Date: 27 November
Cost of taking action: LOW
By our guest author Halima Curran in Libya
Badly in need of a rejuvenating cup of coffee whilst shopping or travelling?
That’s happened to many of us, but whilst savouring the (hopefully) exquisite brew and feeling the transformation from zombie to human take place, take a look at that innocuous paper cup in your hand.
Did you know that, worldwide, an average of 1.6 billion papercups are used every year, solely for coffee?
Their production entails the felling of 6.5 million trees, the use of 4 billion gallons of water and sufficient power to keep 54,000 homes running for an entire year.
Actually, a staggering 20 million trees are felled to make single-use paper cups for drinks, including coffee.
That coffee doesn’t taste quite so good, does it?
And that’s not all. If you read my last article about deforestation you’ll already know that the loss of these millions of trees means less CO2 is being absorbed from the air, resulting in increasingly polluted air and more heat being trapped in the atmosphere, which leads to global warming. And don’t forget the chlorine used to bleach the cup, and the polyethylene coating, a necessary addition that stops the coffee soaking through it and making a mess all over your clothes, to keep the cup in shape and retain heat.
Even if you put your cup in the recycling bin, the majority still go into a landfill. Why? It’s cheaper!
It’s simply not good economics to put that cup through the numerous processes required to remove contaminants (your coffee), dirt, dyes and the plastic lining.
According to the UK’s House of Commons Environmental Audit Committee, only one in four hundred paper cups are recycled. That means the vast majority will go to a rubbish tip with the toxic ability to produce 152,000 tonnes of carbon dioxide, similar to what 330,000 cars produce in a year.
They also produce methane which is an even more potent greenhouse gas.
And, of course, the plastic in the cups breaks down into tiny microplastics and nanoplastics which filter into the earth and water, find their way into the food chain and end up in our bodies.
Forget Styrofoam cups too, they are made from nasties like synthetic resins, polyesters and acrylics and may take up to an estmated million years to decompose. Hot liquids (e.g., coffee), cause styrene to leach from cups: this chemical has been linked to numerous health problems, including cancer.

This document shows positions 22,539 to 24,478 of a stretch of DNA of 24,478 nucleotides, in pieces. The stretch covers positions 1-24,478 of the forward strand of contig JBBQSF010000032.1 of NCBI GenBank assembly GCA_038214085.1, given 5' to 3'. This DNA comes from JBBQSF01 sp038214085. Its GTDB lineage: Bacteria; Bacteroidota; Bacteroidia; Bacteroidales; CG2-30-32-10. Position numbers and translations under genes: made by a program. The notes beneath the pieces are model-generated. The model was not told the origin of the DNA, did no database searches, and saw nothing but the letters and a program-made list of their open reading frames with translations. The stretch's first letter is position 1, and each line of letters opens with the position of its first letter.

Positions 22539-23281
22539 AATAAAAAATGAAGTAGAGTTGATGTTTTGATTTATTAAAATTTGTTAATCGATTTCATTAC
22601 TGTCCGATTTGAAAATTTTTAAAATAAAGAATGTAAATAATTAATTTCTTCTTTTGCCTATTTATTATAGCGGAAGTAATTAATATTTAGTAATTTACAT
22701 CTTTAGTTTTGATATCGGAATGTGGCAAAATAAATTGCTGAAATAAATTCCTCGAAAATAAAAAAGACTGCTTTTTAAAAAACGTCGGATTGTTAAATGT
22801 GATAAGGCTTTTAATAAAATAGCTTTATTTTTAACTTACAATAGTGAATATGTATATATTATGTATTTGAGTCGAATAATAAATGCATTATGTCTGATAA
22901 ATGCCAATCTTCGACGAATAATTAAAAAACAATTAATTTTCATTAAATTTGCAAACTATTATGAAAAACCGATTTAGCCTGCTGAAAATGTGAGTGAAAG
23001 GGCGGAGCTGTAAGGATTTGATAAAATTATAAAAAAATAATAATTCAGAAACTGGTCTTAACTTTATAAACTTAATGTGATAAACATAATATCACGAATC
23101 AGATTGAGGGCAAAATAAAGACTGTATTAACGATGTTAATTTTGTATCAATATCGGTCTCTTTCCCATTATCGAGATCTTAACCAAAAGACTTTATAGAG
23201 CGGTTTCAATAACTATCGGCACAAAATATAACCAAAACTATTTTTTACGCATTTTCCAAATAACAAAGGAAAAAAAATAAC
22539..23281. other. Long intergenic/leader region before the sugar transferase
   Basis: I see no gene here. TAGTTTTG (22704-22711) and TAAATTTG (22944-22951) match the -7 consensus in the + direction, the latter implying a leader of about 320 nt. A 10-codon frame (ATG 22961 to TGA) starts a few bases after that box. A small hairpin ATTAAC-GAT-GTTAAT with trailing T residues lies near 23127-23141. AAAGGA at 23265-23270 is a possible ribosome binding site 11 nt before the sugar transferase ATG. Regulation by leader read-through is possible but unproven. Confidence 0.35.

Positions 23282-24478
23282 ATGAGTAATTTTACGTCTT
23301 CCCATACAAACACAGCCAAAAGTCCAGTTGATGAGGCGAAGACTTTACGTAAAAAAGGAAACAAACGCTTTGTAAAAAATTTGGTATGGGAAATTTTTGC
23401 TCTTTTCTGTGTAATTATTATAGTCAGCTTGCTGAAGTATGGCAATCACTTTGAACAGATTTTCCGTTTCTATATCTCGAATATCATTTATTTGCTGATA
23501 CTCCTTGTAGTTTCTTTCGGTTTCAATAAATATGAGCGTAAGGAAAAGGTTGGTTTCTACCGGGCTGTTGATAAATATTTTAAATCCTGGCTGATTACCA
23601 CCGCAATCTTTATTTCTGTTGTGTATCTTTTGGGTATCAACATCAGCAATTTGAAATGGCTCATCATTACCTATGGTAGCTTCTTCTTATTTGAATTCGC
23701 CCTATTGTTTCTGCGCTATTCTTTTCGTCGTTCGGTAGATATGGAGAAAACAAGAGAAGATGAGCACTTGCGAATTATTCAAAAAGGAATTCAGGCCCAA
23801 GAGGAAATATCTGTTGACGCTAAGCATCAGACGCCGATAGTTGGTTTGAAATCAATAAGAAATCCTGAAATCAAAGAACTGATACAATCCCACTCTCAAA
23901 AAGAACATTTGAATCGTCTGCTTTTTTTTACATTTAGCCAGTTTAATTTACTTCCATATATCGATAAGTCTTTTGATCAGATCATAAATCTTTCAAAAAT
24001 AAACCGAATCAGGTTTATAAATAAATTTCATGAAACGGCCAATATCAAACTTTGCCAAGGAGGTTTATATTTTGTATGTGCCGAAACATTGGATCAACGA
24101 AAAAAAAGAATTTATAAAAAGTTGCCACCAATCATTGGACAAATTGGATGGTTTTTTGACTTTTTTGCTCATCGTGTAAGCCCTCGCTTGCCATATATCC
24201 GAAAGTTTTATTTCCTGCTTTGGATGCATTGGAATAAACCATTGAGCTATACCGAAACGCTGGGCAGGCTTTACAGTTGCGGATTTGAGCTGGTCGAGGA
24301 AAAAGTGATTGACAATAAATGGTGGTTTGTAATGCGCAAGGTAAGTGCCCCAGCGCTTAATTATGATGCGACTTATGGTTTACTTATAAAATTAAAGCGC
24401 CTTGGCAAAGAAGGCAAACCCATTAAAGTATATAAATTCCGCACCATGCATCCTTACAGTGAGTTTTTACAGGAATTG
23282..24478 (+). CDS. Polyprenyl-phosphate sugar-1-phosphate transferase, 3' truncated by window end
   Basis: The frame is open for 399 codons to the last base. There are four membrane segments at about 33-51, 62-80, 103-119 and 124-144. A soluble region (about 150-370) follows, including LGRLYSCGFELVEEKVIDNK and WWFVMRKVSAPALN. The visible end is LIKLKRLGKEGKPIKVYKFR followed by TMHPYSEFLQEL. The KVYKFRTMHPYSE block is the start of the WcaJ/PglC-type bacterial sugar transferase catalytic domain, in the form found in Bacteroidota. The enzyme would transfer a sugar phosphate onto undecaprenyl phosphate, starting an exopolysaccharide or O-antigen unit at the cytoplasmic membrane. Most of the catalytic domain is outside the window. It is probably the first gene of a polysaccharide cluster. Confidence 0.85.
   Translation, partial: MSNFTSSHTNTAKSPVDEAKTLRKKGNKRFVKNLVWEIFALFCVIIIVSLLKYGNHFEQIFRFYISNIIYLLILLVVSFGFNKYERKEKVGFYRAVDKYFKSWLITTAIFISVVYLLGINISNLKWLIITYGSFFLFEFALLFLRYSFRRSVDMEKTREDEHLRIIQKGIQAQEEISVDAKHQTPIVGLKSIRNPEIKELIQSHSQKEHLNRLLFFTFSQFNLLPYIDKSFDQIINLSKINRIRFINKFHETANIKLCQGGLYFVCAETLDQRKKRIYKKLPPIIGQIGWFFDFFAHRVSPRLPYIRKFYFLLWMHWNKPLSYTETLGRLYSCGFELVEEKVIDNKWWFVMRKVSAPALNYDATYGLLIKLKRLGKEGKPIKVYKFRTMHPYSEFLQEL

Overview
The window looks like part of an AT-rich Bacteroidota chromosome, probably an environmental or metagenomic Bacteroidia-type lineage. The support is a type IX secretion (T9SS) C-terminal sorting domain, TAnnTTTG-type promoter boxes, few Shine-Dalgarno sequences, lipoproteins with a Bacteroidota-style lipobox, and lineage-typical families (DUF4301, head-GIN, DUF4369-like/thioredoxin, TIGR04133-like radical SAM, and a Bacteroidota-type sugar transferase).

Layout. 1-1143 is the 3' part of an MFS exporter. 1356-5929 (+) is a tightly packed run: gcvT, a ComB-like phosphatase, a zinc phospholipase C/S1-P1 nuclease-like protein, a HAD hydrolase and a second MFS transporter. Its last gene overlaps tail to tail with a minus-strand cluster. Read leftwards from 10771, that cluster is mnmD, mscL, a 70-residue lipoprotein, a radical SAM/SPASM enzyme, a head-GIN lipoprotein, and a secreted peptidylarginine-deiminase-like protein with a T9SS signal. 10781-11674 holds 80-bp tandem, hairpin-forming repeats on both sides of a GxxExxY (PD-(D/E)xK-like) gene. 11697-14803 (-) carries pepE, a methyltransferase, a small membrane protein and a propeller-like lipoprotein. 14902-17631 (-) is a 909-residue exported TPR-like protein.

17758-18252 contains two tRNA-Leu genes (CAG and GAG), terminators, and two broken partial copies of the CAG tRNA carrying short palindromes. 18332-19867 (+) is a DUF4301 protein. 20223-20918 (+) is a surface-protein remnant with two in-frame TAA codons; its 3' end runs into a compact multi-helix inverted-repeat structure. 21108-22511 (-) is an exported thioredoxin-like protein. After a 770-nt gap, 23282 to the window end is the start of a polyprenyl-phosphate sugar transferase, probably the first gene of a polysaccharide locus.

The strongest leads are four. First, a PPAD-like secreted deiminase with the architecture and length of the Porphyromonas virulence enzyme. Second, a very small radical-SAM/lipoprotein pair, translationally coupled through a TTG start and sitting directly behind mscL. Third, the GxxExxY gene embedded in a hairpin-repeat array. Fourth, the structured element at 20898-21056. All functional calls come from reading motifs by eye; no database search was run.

That coffee in your convenient, disposal cup is beginning to taste a bit sour now, isn’t it? All those beautiful, useful, CO2 absorbing trees hacked down, CO2 and methane released into the atmosphere, and plastic contaminating the environment – all just so you can have your cuppa and throw the cupin the bin.
However, you can make a change now!
Go and buy a reusable cup and stick with it.
The best type of mug to use should be a good quality, lightweight, impact proof one made of stainless steel with a lid. That way any dregs won’t leak onto your clothes (if you’ve stuffed it in a pocket) or bag.
Companies can be encouraged to provide mugs for their employees with the company logo, instead of squandering on stacks of disposable cups. Coffee vendors sometimes give discounts to customers bringing their own reusable mugs and should provide coffee in “real” cups or mugs to those customers who wish to drink it on the premises.
Oh, as an aside, don’t worry about catching Covid-19 from a reusable mug, the soap used in the washing process kills the virus by dissolving its outer coating.
Whilst valiant attempts are being made to invent biodegradable cups, there is still the problem on how much water and energy goes into their making. There are compostable paper cups but they have to be transported by lorry to a high-temperature industrial composting facility, which makes their carbon footprint even bigger and they are still made from our precious trees. Selfridges take back their coffee cups to turn into their familiar bags but pulping them is still difficult and, of course, there’s all that water and energy used in the process.
A UK company produces recycled cups with a separately-made plastic lining … but it is just easier to use your own reusable mug? It might be strange at first … you feel the odd one out … the coffee vendor may look askance at your humble mug … but this should add – not detract – from your feeling of eco-nobility!
It’s simply not right to burden future generations with our garbage. Make that small step to saving the world!
If you have a hoard of used disposable cups lurking in your car/room, don’t throw them away! Give them a rinse, let them drip-dry and wait for my next article which will give you an idea on how to turn them into Christmas decorations! 😊
Take action now, order a reusable coffee mug and take it with you to the coffee shop each time. Simples!
Sources used include Euronews, the Papercup Recovery and Recycling Group, and the UK House of Commons Environmental Audit Committee.
This item is contributed by our guest writer Halima Curran in Libya; thank you Halima
You can read more from Halima or follow her on Twitter at @HRafferty1